The United States is organizing a summit with the island nations of the Indo-Pacific to reaffirm its commitment to those nations of geostrategic importance in the region that China is courting. Washington now sees these countries’ priorities regarding climate change
Nilo statement An official issued by the White House does not talk about China, but rather talks about “history, values and personal ties” and then explained that the summit to be hosted by Washington on September 28-29 between the United States and the Pacific region. Island nations’ will reflect the expansion and deepening of our cooperation on key issues such as […] Promoting a free and open Indo-Pacific.
This last step outlines the perimeter of the topic. “The Indo-Pacific region is free and openIt is the concept (created by the late Japanese Prime Minister Abe Shinzo) with which the United States deals with Chinese activities in the region. charge militarization In order to create a hegemonic dimension, it is at the basis of that demand for freedom and openness and goes through building a system of alliances aimed at containing Beijing.
Small states, such as island states, have their own importance in this planned geostrategic system. Washington has long sought the support of the Indo-Pacific countries as well. But it is facing difficulties, and the summit to be held in three weeks in the US capital shows that the Biden administration intends to intensify efforts to counter China’s growing diplomatic influence in the region.
As part of the strategic confrontation with Beijing, the Biden administration is aware of the need to renew relations with those countries – something similar is happening with Africa, and in fact another summit has been announced with all the actors on the continent. Held at the White House in December. The Chinese presence in the Indo-Pacific is deep (the region is the basin of Beijing’s natural projection), the region is of fundamental importance to global destinies, and Washington does not want to risk losing its hegemony.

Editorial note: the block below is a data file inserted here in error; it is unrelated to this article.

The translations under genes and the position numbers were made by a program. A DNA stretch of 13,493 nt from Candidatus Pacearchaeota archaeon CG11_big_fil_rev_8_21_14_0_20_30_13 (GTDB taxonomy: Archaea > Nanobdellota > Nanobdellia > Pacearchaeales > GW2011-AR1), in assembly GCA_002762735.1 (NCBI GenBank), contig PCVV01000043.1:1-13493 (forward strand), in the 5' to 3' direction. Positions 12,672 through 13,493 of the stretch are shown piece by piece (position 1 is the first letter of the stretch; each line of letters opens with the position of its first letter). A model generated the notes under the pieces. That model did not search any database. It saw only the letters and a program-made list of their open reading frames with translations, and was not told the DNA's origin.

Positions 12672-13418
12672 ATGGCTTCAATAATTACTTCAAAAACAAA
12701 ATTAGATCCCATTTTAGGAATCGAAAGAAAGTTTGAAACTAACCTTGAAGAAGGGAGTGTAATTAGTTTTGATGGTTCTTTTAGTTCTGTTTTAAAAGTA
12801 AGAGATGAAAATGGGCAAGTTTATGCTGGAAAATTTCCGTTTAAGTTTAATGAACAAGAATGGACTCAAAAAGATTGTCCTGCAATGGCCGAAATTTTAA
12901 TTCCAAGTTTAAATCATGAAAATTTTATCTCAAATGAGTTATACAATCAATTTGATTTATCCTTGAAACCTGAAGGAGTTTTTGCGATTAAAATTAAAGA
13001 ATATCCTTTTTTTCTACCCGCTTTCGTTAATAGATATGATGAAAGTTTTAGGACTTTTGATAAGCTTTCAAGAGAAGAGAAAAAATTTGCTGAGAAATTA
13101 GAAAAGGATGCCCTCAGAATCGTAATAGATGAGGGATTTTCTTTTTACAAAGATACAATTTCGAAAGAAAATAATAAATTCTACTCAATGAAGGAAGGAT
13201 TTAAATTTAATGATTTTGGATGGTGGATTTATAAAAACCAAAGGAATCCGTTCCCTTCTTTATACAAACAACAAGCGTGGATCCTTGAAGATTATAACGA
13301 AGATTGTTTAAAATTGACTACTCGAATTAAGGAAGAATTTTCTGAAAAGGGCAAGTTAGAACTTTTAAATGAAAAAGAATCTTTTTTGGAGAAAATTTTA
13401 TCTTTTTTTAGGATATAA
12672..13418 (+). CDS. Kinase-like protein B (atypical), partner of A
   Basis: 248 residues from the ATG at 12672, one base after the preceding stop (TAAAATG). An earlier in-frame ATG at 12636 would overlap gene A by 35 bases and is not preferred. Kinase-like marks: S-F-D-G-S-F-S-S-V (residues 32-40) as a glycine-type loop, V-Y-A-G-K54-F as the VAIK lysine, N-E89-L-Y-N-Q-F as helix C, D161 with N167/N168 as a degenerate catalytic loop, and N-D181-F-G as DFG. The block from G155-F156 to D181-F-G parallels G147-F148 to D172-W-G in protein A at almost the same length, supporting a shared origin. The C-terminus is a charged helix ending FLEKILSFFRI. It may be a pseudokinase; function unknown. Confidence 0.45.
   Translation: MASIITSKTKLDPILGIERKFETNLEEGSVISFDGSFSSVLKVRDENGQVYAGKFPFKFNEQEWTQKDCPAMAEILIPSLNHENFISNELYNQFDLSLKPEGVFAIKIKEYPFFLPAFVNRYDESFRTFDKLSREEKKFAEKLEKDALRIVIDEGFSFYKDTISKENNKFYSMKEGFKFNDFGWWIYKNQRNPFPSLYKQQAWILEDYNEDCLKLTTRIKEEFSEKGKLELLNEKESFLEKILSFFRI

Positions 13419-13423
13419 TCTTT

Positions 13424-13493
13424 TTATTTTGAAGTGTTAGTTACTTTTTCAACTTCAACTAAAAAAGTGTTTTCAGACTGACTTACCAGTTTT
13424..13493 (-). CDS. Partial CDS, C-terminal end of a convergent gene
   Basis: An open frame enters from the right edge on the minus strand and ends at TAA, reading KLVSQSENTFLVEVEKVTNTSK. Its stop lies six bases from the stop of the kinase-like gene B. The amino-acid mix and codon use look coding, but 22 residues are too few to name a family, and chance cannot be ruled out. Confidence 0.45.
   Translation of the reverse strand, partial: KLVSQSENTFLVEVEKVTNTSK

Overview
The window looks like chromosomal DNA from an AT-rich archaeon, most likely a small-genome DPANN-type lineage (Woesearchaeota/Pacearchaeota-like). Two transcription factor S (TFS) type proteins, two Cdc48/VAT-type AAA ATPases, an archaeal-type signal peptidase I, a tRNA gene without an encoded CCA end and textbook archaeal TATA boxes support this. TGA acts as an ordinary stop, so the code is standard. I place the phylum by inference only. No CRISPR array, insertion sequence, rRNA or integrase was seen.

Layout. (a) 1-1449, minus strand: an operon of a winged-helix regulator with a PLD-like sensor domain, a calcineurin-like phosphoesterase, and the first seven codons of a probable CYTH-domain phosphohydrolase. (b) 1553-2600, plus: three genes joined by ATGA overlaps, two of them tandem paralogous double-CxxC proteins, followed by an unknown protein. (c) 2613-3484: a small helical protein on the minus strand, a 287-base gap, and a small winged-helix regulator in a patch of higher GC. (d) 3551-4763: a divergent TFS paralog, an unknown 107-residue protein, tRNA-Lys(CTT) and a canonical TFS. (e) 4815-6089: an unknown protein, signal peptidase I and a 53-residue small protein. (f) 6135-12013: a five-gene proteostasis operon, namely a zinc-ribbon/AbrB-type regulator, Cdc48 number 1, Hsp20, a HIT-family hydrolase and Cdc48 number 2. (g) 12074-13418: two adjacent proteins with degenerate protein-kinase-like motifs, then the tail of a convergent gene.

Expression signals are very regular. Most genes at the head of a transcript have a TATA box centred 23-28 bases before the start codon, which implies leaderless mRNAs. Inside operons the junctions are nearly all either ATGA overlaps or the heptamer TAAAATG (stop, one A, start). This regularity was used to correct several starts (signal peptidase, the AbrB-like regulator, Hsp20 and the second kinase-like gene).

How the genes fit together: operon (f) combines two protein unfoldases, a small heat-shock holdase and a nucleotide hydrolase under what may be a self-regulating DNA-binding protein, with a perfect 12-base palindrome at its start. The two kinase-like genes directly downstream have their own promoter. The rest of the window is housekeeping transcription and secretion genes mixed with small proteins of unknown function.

The symbolic events that fuel these American fears are not non-existent. For example: Three days ago, a file Solomon Islands They announced that they would prevent all foreign military ships from docking at their ports. A week ago, Honiara left unanswered requests for the docking of a US Coast Guard ship and a British Royal Navy ship: a few months ago the Solomon Islands signed a defense agreement with China.
At the top, Biden will have to demonstrate the credibility of the tempting alternative offered by the Chinese model, and push for it Concept “democracy“Beyond the flash trend that has been launched in recent days. The agreement with the Solomon Islands (which Honiara signed despite widespread opposition from Australia, New Zealand, Japan and the USA) and the ten-day foreign minister’s trip, Wang Yiamong the countries of the Indo-Pacific, they are working to form a consensus about Beijing (particularly about the global security initiative that the party/state envisioned as the basis for governing the global order which is an alternative to Western leadership).
At the same time, this Chinese activity draws the attention of Washington, which does not have much of a task of building influence – which already exists and is still largely preferred over China. The United States intends to demonstrate that it is not losing touch, that it remains the reference model and, above all, that it will remain so in the future. This is the big challenge – and it’s not just about the island nations of the Indo-Pacific.
For decades, the United States has diplomatically disengaged from Oceania, for example, and this has provided opportunities for China to increase its influence in the region. At the same time – also through Chinese information – the perception that the United States has abandoned the region has been stimulated. Now that we have reached a point where the opposite is being pushed hard, Washington must catch up with its moves and against the shifting perceptions it has produced.